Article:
Thursday, July 18, 2024

Cambridge Health Alliance may reopen its birth center sometime after July 1, 2024. (Photo: Marc Levy)

After a financially disastrous year that ended with layoffs and an estimated $50.3 million loss from health care operations, the Cambridge Health Alliance expects improved results in the next 12 months but still anticipates losing money. And the end of Covid-19 aid and other special financial help has left CHA without a financial cushion that had protected it from bottom-line losses.

A proposed budget for the 2024 fiscal year, which began July 1, predicts that the Alliance will lose $19.1 million on operations and $7.1 million overall. The loss will come despite more revenue from patients and the layoff of 84 employees, according to the budget proposal. And officials weren’t happy about proposing a budget containing a loss.

“It is difficult to be understanding when you put together a budget that is in the red,” chief executive Assaad Sayah said. “We will do our best to not only meet these numbers but to better them.”

CHA is a safety net health care system serving a large number of low-income patients with government insurance such as Medicaid, as well as people with no health insurance. It operates two hospitals, in Cambridge and Everett, and clinics and care centers serving almost 130,000 patients in Cambridge, Somerville, Malden, Medford, Chelsea, Revere, Everett and Winthrop.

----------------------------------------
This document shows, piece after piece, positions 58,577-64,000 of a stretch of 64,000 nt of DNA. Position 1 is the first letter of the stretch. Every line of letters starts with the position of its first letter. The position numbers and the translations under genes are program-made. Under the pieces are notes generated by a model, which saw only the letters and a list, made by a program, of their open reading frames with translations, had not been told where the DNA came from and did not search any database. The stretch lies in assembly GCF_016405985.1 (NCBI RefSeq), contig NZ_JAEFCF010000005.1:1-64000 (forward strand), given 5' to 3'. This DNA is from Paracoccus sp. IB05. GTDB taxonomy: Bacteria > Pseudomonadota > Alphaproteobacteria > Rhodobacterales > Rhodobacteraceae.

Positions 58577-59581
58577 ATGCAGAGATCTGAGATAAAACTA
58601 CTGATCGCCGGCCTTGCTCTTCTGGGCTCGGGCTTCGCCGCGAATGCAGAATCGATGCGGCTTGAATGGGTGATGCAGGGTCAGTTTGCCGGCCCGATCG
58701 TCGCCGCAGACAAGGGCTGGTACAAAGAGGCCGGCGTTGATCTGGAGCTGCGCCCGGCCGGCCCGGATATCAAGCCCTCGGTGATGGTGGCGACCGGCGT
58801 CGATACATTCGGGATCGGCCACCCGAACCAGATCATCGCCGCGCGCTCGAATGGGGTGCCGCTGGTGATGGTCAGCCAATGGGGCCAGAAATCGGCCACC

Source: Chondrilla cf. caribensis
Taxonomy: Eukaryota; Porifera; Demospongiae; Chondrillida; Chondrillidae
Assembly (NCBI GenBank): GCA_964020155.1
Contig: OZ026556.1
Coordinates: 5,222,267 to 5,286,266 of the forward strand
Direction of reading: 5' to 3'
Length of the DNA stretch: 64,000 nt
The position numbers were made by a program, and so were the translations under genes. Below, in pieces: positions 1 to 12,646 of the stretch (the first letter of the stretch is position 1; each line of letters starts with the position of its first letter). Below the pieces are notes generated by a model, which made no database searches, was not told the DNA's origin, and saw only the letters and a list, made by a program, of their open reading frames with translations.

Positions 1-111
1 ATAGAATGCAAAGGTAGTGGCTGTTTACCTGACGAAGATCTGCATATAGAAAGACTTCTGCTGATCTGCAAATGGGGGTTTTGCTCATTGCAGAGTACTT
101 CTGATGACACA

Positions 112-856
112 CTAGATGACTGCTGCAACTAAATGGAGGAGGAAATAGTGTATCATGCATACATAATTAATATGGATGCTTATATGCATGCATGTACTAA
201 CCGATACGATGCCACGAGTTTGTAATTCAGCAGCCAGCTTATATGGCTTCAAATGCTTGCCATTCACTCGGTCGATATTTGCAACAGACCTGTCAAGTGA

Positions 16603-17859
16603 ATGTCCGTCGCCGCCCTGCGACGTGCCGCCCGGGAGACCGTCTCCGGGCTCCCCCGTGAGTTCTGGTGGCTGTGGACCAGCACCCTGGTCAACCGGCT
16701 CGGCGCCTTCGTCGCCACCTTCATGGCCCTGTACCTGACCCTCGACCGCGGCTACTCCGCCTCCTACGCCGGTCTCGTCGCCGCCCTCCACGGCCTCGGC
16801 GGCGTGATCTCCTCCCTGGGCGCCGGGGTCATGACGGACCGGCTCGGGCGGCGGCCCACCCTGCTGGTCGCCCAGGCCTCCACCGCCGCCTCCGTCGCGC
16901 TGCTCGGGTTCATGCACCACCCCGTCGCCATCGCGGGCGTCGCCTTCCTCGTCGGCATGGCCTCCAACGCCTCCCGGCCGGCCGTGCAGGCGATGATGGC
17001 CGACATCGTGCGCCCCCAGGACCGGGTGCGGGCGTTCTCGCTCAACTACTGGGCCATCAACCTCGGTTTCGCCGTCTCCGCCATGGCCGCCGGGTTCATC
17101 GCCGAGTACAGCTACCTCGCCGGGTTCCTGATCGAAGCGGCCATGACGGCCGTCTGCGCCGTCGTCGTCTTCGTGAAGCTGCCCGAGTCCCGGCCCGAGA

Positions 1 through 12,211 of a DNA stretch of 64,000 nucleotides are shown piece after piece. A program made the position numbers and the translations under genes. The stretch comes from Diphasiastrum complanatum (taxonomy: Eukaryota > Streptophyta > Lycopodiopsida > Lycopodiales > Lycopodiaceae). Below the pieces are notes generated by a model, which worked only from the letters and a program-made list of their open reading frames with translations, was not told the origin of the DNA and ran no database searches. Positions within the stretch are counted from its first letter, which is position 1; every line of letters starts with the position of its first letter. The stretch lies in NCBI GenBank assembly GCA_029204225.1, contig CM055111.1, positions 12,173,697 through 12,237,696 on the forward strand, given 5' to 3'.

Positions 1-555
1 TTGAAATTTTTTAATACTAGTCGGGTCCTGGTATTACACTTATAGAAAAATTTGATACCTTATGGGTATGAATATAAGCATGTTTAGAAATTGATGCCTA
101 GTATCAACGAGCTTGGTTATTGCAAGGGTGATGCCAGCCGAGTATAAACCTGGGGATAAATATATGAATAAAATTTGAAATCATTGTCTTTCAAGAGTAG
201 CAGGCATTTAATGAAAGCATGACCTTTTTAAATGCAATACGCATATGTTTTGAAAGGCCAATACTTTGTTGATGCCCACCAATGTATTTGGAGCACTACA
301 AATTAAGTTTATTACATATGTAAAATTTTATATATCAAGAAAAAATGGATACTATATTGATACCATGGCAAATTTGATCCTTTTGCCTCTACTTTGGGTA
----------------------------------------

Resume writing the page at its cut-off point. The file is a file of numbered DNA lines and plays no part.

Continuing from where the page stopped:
The system has struggled to maintain a consistent surplus and its predictions can be overly rosy, partly because it depends heavily on government aid. For example, CHA expected to earn $24.2 million overall in the fiscal year that just ended; instead, it was off by more than $57 million and now anticipates an overall loss of $33.4 million. The Alliance believed it would get $44.7 million in state and federal support for Covid-19 expenses and for new psychiatric units in Somerville and Cambridge; instead it got $4.6 million. The budget for this fiscal year doesn’t include revenue in this category.

Open meeting problem

Trustees on CHA’s finance committee discussed the fiscal year 2024 proposed budget at a June 27 meeting that was supposed to be open to the public. (Unlike other Massachusetts hospitals and health care systems, the Alliance is a public entity and must comply with the state open meetings law – with some exceptions). Instead, the public couldn’t attend most of the open portion of the meeting. Spokesperson David Cecere blamed Zoom glitches and other technical problems.

The glitches didn’t keep committee members and CHA managers out, but did prevent a Cambridge Day reporter from getting access despite registering in advance. Cecere, who was crucial in helping the reporter eventually join the meeting, said the committee didn’t know anyone from the public was registered and also wasn’t aware that anyone wanted to attend when switching abruptly from Zoom to Google Meet because Zoom had suddenly ended the meeting. Cambridge Day has filed an open meetings law complaint.